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Consider the case where observer $A$ is at rest, and observer $ B$ is moving with speed $\frac{c}{2}$ (where $c$ is the speed of light) propagating a wave with wave speed $c$. So my question is what will be the wave speed observed by observer $A$(which is at rest)?

I'm really curious to know the answer.

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  • $\begingroup$ The wave speed will again be c.For such relativistic speeds, the rule for transforming velocities is not the conceptual, Galilean one, i.e. adding the relative velocity to the velocity observed by one observer. You should include a relativistic factor predicted by Lorentz transformations. $\endgroup$ – Panos C. Jun 20 '18 at 16:11
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    $\begingroup$ The speed of light is the same for every observer in an inertial frame of reference. $\endgroup$ – Andrei Geanta Jun 20 '18 at 16:15
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    $\begingroup$ They will both see an EM wave to propagate with speed c. It is because you intuitively think that our speed are normal. The only speed is the speed of light, and everything is relative to that. In your case, A is traveling at 0c, B is traveling at c/2. They are obviously in this case seeing the EM wave propagate at speed c, if you see their speeds as being relative to c. This is because everything with no rest mass travels at speed c, and to slow down, you have to gain rest mass. Macro objects, like in our world, all have rest mass and all travel relative to c. $\endgroup$ – Árpád Szendrei Jun 20 '18 at 16:51
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Observer A will see the wave propagating at speed $c$ (the same speed which Observer B sees). This is essentially one of the basic postulates of special relativity: the speed of light (in vacuum) has the same value as measured in all inertial frames.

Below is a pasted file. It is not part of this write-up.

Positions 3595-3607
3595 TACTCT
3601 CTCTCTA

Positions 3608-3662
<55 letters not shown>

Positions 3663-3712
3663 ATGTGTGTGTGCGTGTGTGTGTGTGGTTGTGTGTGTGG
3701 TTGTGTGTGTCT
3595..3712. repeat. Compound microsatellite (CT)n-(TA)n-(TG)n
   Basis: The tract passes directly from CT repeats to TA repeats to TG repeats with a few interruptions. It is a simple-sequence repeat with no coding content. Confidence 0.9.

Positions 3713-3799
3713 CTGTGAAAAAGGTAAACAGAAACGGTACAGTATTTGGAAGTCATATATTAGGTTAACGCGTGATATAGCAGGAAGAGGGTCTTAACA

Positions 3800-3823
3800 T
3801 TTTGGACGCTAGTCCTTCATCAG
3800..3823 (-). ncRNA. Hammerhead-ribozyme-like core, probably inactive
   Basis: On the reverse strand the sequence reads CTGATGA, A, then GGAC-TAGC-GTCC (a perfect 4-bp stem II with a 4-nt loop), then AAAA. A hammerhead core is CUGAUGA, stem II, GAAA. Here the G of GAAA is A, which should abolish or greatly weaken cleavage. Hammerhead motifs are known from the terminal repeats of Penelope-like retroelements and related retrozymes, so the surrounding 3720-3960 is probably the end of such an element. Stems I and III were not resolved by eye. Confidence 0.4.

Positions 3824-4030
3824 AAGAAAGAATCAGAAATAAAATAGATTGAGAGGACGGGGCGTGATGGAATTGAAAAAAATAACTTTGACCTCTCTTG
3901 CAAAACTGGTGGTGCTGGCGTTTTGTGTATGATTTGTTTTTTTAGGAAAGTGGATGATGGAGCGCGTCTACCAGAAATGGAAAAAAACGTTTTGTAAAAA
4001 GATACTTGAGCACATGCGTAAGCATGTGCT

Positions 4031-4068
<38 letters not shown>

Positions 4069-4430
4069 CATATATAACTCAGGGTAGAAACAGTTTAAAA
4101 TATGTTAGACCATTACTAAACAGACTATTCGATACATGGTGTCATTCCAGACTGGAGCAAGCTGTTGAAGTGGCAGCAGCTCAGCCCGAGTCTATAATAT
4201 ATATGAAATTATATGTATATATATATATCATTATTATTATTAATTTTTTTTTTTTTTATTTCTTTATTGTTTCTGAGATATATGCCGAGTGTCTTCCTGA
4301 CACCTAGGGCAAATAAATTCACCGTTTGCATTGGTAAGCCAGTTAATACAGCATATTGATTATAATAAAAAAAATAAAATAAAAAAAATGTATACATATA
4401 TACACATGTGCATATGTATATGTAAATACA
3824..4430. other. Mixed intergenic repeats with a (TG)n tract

Even if Observer B moved at speed $0.999c$ relative to Observer A, they would still both see the wave propagate at speed $c$ relative to themselves.

The relevant formula in special relativity should be the velocity-addition formula if you want to look at how you might compute this, but really the velocity-addition formula is constructed so as to reproduce the postulate mentioned above, so arguing from first principles perhaps makes more sense here.

Note that this is very different from Galilean velocity-addition, which would give the intuitive result that observer A sees the wave propagating at speed $\frac{3}{2} c$.

Also I assume here that all the motion is just in one dimension.

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  • $\begingroup$ But if you would consider the distance travelled by them in 1 second then it should be $AW=AB+BW$ which isn't the case here. $\endgroup$ – Sahil Silare Jun 20 '18 at 16:17
  • $\begingroup$ @Grayscale The postulate of SR only applies to inertial frames, so it is not invariant "regardless of their motion." The proper speed in non-inertial frames remains $c$, but the coordinate speed of light is routinely changed by gravitational fields. $\endgroup$ – Zack Hutchens Jun 20 '18 at 16:18
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    $\begingroup$ @zhutchens1 I think it should be fixed now. $\endgroup$ – Grayscale Jun 20 '18 at 16:22
  • $\begingroup$ What's postulate of SR? $\endgroup$ – Sahil Silare Jun 20 '18 at 16:22
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    $\begingroup$ @SahilSilare There are two main assumptions that SR makes. One is about the invariance of the speed of light (see above) and the other is that the laws of physics are the same in all inertial frames. See the linked article. $\endgroup$ – Grayscale Jun 20 '18 at 16:26
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Einstein's two axioms for special relativity :

1. PRINCIPLE OF RELATIVITY: The laws of physics are identical in all inertial frames, or, equivalently, the outcome of any physical experiment is the same when performed with identical initial conditions relative to any inertial frame.


2. LAW OF LIGHT PROPAGATION: Light signals in vacuum are propagated rectilinearly, with the same speed c, at all times, in all directions, in all inertial frames.

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